In a great moment in the finale of the TV show The Office, the character Andy realized that a job he viewed as a way station rather than a destination is one that he will miss terribly.
In the past week, friends of mine have kids who are going to grade school for the first time, and off to college the first time. Transitions like that can be bittersweet or downright painful. But the end of an era is the beginning of another one.
It’s easy to think that happiness is located at some time in the past: back when I was in college, back when the kids were little, back when I had that job, back when I was in better shape.
And it’s just as easy to think that happiness is something that will happen some time in the future: once this semester is over, once I find a boyfriend, once we move, once I pay off this debt.
It’s harder to remember that happiness is right at hand.
Happiness isn’t a snooty house guest who will only deign to step inside if you’ve cleaned the whole place from top to bottom and bought the good beer instead of the cheap stuff. If she’s invited, she will hang out in the unlikeliest of places.
She won’t even always clear out if you’re having a crisis, the way a polite visitor would do. Instead, she’ll awkwardly linger while you deal with it, waiting to see if you have a little time to hang out with her again.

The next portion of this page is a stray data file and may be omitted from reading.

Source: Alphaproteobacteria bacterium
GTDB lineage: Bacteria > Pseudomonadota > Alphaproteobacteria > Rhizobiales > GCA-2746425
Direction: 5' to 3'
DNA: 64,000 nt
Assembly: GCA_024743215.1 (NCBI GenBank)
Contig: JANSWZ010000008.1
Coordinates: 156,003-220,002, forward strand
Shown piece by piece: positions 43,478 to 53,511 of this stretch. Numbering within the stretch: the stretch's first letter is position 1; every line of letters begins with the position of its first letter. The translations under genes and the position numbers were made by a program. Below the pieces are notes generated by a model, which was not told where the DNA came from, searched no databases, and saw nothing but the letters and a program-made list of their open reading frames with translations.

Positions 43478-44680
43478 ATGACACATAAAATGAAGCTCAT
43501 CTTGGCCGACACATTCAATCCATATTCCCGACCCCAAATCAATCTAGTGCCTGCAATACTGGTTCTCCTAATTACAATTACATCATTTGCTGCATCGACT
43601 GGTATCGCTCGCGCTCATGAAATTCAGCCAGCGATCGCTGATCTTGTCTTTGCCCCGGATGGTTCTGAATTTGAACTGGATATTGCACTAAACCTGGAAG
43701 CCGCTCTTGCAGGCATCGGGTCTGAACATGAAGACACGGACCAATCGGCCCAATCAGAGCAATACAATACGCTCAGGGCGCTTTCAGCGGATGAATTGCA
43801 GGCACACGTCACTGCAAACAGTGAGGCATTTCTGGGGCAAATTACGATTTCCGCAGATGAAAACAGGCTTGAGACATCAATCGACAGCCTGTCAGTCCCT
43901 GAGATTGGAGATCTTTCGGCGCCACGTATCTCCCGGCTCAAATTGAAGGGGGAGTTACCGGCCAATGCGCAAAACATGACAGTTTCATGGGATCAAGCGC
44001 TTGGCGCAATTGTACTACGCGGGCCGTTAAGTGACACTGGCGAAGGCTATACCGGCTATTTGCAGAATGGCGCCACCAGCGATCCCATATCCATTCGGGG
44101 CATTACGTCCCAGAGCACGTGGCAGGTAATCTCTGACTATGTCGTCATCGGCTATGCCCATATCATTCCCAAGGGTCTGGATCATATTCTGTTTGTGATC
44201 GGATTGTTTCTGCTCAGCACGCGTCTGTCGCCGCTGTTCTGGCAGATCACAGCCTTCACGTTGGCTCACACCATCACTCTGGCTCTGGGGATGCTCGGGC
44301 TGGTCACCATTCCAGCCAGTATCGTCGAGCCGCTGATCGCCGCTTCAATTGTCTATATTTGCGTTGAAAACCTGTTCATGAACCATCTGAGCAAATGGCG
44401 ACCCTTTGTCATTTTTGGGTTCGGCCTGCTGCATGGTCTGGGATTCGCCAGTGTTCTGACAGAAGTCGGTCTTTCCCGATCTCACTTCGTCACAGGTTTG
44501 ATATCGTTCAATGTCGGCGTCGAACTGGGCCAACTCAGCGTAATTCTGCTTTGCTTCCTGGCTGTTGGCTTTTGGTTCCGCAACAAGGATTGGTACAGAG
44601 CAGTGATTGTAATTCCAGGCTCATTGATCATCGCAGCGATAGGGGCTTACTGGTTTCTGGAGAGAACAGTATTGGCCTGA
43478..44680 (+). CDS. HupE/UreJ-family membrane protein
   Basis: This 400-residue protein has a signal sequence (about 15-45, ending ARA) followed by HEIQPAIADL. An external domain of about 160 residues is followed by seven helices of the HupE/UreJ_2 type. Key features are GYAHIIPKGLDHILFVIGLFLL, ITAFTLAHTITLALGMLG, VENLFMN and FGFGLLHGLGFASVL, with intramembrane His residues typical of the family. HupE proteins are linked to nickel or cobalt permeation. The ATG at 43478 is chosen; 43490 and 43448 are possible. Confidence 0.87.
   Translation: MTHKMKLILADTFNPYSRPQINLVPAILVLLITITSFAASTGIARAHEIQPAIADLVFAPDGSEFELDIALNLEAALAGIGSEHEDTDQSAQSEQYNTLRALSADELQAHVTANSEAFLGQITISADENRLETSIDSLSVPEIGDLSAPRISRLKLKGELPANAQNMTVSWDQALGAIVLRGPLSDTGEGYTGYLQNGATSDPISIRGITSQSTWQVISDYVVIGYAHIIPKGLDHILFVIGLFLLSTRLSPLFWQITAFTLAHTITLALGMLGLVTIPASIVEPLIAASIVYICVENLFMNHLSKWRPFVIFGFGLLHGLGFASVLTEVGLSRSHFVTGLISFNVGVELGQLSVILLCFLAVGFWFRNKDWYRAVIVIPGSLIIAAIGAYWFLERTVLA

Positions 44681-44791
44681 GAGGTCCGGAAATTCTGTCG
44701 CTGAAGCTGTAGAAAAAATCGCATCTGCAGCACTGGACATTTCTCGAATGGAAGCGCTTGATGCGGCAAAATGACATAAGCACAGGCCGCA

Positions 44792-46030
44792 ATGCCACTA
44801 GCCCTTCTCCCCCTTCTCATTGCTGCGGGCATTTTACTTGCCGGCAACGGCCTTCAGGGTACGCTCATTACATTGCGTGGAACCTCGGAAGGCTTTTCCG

In grad school, I was poor and disliked my writing program. But that’s when I fell in love with Mr. Donovan. And that’s when I would spend whole days going from one cafe to another, writing poetry. Even right now as I think about that time in my life, it stabs my heart in a good way.
There have been other tough years, but there were still things about them I just loved. The park we used to take walks in. The dogs we had. The place we used to go for dinner. Songs I listened to a lot from those times can absolutely wreck me with nostalgia.
Every single time of our lives, even the crappy times, have things about them that we will miss later. It could be decent health. It could be an apartment or house, even if it needs a lot of fixing up. It could be the silly TV show you watch with your family or talk to your friends about.
And most definitely, it’s the people around you. No matter what age your kids are — 8 months, 8 years, 18 years, 58 years — there will be a time later when you think back fondly on when they were that age. You will treasure any good times you have with friends or family members — and even pleasantries with acquaintances. The littlest things can stick with you.
I’m trying to remember not to treat any period in my life like a way station rather than a destination.
Lately, I’ve been working very hard on a book, and because of the challenging deadline, I had sort of told myself that once the project was finished, I would go back to having a happy life. I thought I would put the pause button on joy while I toiled away.
But this was wrongheaded. As long as I’m able to have fun and connect with people, I should make time for that, even if I’m mostly focused on work. This weekend, I met with a few fellow writers in a writing group that means the world to me. I went with Mr. Donovan to Powell Gardens, a great botanical garden maybe 45 minutes from town, and walked with him and talked and took in the sights of blooms, butterflies, and wide open skies. I ran through the fountains.
I hope this is a week when you don’t postpone joy. I hope it’s the beginning of a time for you when you notice the positive things that make it your good old days. And I hope there are more positive things to notice all the time.